5. What role does work play in the lives of the novel's principal characters? Is it significant that Alice Bynum has chosen "day work" over "living in" as domestic help? How does working with the laundress Miss Ann-Martha Pendel help determine the kind of woman Johnnie Mae will grow up to be?

6. The financial ruin of Alice Bynum's employer, Douglas St. Pierre, foreshadows the crash of the stock market and the onset of the Great Depression. What effect do you think the Depression would have had on the Bynums and their Georgetown neighbors? How was your own family affected?

7. Johnnie Mae and Pearl are wary of each other for months after they first meet. How does each girl overcome her hesitation about opening up to the other? Have you ever had a relationship that began with such wariness yet developed into a close friendship?

8. Alice Bynum felt compelled to escape the humble surroundings of her North Carolina home in order to seek out new opportunities--for herself, and especially for her children. How is Alice's plight different from the plight of young people seeking opportunity in today's society?

9. Johnnie Mae Bynum is not Willie Bynum's daughter. How does this fact affect the relations between Willie and Johnnie Mae? Have you encountered situations in which stepparents have treated their own offspring and their stepchildren differently?

10. On the night of Clara's drowning, the men congregate in the Bynum kitchen, while the women gather in the Bynums' front parlor. How are these circumstances symbolic of the role that men play in River, Cross My Heart? Do the men in the novel take a back seat to the women? Why?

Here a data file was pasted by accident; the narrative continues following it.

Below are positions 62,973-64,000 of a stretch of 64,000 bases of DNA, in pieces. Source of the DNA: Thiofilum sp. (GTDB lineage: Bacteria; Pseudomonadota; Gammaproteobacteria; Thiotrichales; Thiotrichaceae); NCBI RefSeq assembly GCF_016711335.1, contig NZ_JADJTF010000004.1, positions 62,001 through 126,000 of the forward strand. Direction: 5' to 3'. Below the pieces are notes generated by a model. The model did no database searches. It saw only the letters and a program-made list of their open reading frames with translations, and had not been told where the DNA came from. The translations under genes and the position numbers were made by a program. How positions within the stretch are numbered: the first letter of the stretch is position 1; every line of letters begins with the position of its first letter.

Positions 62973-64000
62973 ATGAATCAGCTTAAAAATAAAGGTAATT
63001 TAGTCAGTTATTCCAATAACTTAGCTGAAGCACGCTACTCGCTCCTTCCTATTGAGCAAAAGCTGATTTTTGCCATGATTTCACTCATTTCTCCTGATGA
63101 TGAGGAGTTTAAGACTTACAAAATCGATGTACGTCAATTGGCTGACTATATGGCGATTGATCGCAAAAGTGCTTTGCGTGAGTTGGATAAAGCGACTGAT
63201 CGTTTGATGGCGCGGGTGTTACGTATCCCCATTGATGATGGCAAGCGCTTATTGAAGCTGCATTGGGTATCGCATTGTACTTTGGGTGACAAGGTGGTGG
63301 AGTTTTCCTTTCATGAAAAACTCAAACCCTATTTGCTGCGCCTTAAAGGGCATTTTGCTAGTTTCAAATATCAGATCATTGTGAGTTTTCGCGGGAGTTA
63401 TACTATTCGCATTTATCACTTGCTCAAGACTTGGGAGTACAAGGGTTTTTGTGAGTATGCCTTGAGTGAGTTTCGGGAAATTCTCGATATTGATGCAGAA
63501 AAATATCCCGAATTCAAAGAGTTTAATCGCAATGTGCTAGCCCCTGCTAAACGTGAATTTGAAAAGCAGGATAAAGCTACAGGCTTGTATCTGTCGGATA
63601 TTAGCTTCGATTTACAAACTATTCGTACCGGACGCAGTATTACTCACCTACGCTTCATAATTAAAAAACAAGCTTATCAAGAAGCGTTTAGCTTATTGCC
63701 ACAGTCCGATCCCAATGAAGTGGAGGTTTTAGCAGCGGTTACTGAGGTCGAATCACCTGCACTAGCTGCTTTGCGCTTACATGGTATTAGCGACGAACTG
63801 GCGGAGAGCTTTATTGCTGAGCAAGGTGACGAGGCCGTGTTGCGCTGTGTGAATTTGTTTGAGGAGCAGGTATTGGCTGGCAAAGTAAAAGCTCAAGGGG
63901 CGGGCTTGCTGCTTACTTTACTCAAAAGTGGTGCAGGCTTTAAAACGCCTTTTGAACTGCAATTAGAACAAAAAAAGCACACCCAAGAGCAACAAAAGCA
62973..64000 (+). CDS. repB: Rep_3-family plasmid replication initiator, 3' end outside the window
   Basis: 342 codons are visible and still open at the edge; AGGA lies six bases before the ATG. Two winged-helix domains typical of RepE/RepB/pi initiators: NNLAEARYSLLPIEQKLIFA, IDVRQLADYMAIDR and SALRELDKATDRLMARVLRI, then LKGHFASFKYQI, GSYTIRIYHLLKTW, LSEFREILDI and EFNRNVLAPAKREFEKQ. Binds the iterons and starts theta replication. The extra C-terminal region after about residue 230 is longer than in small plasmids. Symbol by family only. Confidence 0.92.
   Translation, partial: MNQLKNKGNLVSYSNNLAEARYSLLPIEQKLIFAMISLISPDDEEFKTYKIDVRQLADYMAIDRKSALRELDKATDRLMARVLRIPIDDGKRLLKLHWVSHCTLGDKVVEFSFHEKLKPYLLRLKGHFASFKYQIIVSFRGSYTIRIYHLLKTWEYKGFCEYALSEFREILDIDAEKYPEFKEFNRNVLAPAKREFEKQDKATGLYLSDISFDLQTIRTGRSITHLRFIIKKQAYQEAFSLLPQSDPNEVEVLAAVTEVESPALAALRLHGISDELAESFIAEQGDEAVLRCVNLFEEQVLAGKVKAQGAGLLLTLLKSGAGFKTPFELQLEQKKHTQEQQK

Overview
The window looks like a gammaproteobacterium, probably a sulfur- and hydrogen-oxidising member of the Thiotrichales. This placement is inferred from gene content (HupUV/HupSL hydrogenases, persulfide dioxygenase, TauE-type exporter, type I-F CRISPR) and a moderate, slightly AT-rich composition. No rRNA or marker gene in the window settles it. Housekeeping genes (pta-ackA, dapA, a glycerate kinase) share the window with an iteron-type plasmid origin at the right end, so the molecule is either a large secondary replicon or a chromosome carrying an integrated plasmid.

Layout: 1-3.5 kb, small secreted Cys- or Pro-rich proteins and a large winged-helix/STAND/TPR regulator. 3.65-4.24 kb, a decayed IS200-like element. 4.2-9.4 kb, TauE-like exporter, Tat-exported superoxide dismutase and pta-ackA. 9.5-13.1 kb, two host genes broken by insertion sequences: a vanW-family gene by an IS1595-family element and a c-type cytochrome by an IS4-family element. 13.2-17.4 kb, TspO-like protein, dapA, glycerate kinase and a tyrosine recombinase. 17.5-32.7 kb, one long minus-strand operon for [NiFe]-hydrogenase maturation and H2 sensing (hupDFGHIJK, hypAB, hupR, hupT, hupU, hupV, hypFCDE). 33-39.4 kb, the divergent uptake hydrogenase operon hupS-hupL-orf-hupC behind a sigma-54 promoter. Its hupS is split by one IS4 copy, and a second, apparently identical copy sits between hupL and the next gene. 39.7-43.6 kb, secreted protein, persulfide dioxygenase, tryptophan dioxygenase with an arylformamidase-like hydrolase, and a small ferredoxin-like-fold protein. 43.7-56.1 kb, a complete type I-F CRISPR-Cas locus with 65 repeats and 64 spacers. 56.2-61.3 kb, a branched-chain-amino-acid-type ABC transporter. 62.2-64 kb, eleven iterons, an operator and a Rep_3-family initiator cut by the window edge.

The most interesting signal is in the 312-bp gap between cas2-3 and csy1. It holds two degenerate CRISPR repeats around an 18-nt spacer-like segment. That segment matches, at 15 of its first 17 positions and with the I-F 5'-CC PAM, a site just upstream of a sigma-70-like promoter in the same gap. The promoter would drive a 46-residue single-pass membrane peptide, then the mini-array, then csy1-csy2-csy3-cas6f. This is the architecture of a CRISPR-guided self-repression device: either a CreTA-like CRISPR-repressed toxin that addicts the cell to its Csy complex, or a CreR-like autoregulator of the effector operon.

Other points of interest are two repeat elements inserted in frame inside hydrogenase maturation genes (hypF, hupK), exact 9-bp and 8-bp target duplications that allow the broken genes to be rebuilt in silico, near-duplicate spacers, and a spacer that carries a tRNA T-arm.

Customer Reviews

Most Helpful Customer Reviews

See All Customer Reviews

River, Cross My Heart 3.3 out of 5 based on 0 ratings. 28 reviews.
Guest More than 1 year ago
Just floating on the surface of this wonderful novel isn't enough. One must dive deeper, into the undercurrents of symbolism of a time in American culture where 'separate but equal' was anything but. The mighty Potomac River is used as the representation of our society at the time, calm on the surface, yet churning and pulling in dangerous, treacherous undercurrents in the murky depths below. The characters in the novel represent the many different perspectives present in the culture, ranging from Pearl's weakness and fear to Johnnie Mae's innate strength and deep longing to swim the tide in spite of its peril. The recognition of the sisterhood of all in the community, the beauty of the black woman, and the strength and resiliance of the of the family all flow together to create a portrait of a generation of women coming of age at the incipience of the civil rights movement. What a treasure!
Guest More than 1 year ago
I expected so much more from all of the characters. Nothing happened with any of them. It took me a month and a half to finish this book. I didn¿t enjoy it at all.
Guest More than 1 year ago
This book was interesting but very slow. I wish the characters were more developed. I did not like the ending...enjoy.
Guest More than 1 year ago
This book was very deep, and it's important that people understand that. It wasn't just sunshine and rainbows -- actually, it was anything but that. You have to understand that times were hard enough for Afro-Americans in the 1920s, but the problems in this book were on a personal level, as well. I thought the book was very good, and encourage others to read it.